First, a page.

Pascal Dupuis To Retire Due To Blood Clot Problems

Pascal Dupuis To Retire Due To Blood Clot Problems

The Pittsburgh Penguins winger has ended his career due to a medical condition related to blood clots.

laurel-moyse
Laurel Moyse

Pascal Dupuis has made the difficult decision to end his hockey career due to the risks of continuing to play with a medical condition related to blood clots, he and the Pittsburgh Penguins announced today. The 36 year-old winger appeared in 18 games this season. 

A Difficult Choice

In comments released by the team, Dupuis said, “It was very difficult for me to make this decision to have to step away from the game. My wife and four children have always been my first priority, and playing with my condition has become a constant worry for all of us. I want to thank my teammates and the Penguins organization for their unwavering support during this difficult time.”

“It was very difficult for me to make this decision to have to step away from the game."

Team physician Dr. Dharmesh Vyas told the media that although Dupuis was following medical protocol which has been effective for other NHL players, the decision was made that the risk of playing with his condition, combined with the side effects of the tests to monitor it, was too high for his long-term health. 

Family First

During a game against the San Jose Sharks on December 1st, Dupuis felt pain in his chest and left the game. That was only one of several games he either left early or did not play this season for precautionary reasons. These medical incidents occurred despite him taking blood thinners to reduce the risk. 

"One-hundred percent, it's all about them. If all this was on me or if I was taking a selfish approach I would probably still be playing.”

Though he was cleared and suited up last weekend for back-to-back games against the Los Angeles Kings and Anaheim Ducks, Dupuis said that he was already considering retirement and explained that the situation weighed heavily on him, as well as his wife, children, and teammates. Dupuis stated that it was because of his family that he made the decision, admitting, "One-hundred percent, it's all about them. If all this was on me or if I was taking a selfish approach I would probably still be playing.”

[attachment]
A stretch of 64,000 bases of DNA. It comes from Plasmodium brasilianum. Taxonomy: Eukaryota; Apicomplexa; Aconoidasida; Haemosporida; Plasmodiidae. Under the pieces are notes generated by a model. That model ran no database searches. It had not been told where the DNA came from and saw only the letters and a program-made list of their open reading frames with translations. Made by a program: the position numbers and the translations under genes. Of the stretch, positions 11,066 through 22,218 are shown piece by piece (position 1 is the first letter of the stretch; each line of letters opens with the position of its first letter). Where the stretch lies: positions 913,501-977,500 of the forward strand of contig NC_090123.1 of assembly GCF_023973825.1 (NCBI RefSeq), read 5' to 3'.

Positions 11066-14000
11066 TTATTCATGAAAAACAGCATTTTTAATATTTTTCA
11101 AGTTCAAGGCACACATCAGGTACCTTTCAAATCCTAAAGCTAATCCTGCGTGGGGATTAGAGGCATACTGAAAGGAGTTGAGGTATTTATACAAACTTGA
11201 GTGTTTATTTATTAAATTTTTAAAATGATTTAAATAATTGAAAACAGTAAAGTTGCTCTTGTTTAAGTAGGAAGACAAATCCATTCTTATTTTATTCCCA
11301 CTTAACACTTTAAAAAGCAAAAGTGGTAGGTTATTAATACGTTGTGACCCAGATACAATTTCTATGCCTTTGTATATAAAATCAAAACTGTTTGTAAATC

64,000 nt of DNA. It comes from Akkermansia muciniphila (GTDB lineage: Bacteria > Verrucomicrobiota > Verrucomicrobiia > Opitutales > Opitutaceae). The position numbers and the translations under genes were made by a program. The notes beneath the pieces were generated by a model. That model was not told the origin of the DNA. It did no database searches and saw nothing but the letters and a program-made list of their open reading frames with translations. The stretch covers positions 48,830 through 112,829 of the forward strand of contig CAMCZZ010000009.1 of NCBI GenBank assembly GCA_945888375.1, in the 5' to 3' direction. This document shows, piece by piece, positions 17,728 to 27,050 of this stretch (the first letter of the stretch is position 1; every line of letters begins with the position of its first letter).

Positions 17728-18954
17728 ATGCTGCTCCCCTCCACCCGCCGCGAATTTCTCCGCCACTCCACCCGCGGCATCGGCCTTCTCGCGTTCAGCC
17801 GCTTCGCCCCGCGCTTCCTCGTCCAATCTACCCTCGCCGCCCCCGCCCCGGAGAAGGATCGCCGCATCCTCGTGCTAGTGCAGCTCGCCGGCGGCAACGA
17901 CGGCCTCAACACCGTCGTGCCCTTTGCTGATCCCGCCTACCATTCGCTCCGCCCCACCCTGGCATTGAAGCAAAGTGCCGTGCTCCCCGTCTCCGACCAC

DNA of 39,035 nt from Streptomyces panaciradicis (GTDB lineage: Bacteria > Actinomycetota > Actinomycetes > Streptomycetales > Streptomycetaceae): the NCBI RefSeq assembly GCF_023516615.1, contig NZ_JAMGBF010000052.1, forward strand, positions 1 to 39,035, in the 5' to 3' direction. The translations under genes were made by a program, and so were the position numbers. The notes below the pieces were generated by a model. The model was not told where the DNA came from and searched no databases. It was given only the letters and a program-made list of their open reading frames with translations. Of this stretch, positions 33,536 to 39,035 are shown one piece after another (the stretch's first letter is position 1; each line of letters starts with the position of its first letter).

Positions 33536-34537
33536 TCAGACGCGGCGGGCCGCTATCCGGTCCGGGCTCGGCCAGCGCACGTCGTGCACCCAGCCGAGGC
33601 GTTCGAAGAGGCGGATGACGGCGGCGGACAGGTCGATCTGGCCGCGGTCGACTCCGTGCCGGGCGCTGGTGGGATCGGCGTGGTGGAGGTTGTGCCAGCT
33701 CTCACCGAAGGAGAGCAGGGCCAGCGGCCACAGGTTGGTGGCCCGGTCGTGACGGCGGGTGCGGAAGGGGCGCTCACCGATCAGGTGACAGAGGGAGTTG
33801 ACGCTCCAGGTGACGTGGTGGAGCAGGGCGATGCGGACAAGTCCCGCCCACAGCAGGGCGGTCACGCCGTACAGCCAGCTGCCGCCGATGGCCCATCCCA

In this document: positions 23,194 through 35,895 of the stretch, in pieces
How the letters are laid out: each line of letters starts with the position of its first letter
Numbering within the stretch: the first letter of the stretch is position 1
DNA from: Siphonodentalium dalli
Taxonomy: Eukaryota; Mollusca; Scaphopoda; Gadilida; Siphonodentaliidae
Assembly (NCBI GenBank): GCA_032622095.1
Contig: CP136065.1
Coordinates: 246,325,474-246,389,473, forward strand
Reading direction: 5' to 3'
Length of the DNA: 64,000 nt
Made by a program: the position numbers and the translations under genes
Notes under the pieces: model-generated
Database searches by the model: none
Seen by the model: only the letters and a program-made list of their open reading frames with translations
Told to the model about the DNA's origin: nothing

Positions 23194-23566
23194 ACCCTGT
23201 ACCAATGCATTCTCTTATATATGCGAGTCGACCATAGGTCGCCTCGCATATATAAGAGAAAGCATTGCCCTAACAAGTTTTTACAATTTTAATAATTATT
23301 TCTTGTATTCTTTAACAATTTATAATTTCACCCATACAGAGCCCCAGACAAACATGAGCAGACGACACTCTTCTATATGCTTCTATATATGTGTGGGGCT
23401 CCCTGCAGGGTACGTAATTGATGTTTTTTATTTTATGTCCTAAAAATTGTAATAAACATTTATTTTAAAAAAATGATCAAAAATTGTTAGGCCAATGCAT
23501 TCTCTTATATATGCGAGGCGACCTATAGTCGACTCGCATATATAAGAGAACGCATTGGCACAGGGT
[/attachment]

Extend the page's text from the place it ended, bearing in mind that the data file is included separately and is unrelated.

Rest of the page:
The Start of the Problems

Dupuis's blood clot issues began in the 2013-14 NHL season. In a December 23rd game against the Ottawa Senators, Dupuis tore his MCL and ACL when Ottawa's Marc Methot checked Penguins captain Sidney Crosby onto Dupuis. The first clot formed in his leg while he was recovering and he spent six months out, injured and on blood thinners. He returned to playing the next fall, but in November 2014, Dupuis was diagnosed with another blood clot, this time in his lung, causing him to miss the rest of the 2014-15 season. 

"It made it emotional for me. The guys on the bench and in the locker room were obviously concerned with how I was feeling. I don't want to be a distraction."

The forward leaves the NHL with 190 goals and 409 points over 871 NHL games with the Penguins, Minnesota Wild, New York Rangers, and Atlanta Thrashers. He won a Stanley Cup with the Penguins in 2009. 

Moving Forward

The Laval, Quebec native informed his teammates of his decision Tuesday morning. Of that discussion he said, "It made it emotional for me. The guys on the bench and in the locker room were obviously concerned with how I was feeling. I don't want to be a distraction." Dupuis wants to continue to be involved with the team and hopes to help the Penguins win another Stanley Cup some day, but not as a player. 

Dupuis is signed to the Penguins through 2016-17 at an average annual value of $3.75 million, which the team will continue to pay while placing him on the long-term injured reserve. 

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